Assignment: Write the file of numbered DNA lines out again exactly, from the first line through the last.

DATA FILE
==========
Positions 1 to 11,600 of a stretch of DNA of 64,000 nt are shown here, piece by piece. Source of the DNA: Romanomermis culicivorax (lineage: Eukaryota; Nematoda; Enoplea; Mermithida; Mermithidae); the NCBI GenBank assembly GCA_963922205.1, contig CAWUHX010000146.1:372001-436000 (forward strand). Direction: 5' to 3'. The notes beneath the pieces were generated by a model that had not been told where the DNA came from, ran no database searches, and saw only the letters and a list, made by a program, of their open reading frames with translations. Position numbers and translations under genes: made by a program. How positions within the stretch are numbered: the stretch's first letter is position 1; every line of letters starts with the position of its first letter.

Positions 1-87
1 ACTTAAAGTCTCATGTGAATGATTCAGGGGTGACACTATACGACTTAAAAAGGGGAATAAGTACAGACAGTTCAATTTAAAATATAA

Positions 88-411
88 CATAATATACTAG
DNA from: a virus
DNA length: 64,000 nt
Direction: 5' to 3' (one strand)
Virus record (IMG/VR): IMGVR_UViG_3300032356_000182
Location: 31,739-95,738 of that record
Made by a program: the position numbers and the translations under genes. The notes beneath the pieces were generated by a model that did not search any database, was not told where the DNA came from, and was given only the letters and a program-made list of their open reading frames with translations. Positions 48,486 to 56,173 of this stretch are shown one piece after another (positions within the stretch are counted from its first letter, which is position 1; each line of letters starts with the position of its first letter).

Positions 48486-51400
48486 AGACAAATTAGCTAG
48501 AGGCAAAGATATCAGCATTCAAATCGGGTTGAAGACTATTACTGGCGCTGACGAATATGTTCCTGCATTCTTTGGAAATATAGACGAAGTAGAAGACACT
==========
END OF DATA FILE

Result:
Positions 1 to 11,600 of a stretch of DNA of 64,000 nt are shown here, piece by piece. Source of the DNA: Romanomermis culicivorax (lineage: Eukaryota; Nematoda; Enoplea; Mermithida; Mermithidae); the NCBI GenBank assembly GCA_963922205.1, contig CAWUHX010000146.1:372001-436000 (forward strand). Direction: 5' to 3'. The notes beneath the pieces were generated by a model that had not been told where the DNA came from, ran no database searches, and saw only the letters and a list, made by a program, of their open reading frames with translations. Position numbers and translations under genes: made by a program. How positions within the stretch are numbered: the stretch's first letter is position 1; every line of letters starts with the position of its first letter.

Positions 1-87
1 ACTTAAAGTCTCATGTGAATGATTCAGGGGTGACACTATACGACTTAAAAAGGGGAATAAGTACAGACAGTTCAATTTAAAATATAA

Positions 88-411
88 CATAATATACTAG
DNA from: a virus
DNA length: 64,000 nt
Direction: 5' to 3' (one strand)
Virus record (IMG/VR): IMGVR_UViG_3300032356_000182
Location: 31,739-95,738 of that record
Made by a program: the position numbers and the translations under genes. The notes beneath the pieces were generated by a model that did not search any database, was not told where the DNA came from, and was given only the letters and a program-made list of their open reading frames with translations. Positions 48,486 to 56,173 of this stretch are shown one piece after another (positions within the stretch are counted from its first letter, which is position 1; each line of letters starts with the position of its first letter).

Positions 48486-51400
48486 AGACAAATTAGCTAG
48501 AGGCAAAGATATCAGCATTCAAATCGGGTTGAAGACTATTACTGGCGCTGACGAATATGTTCCTGCATTCTTTGGAAATATAGACGAAGTAGAAGACACT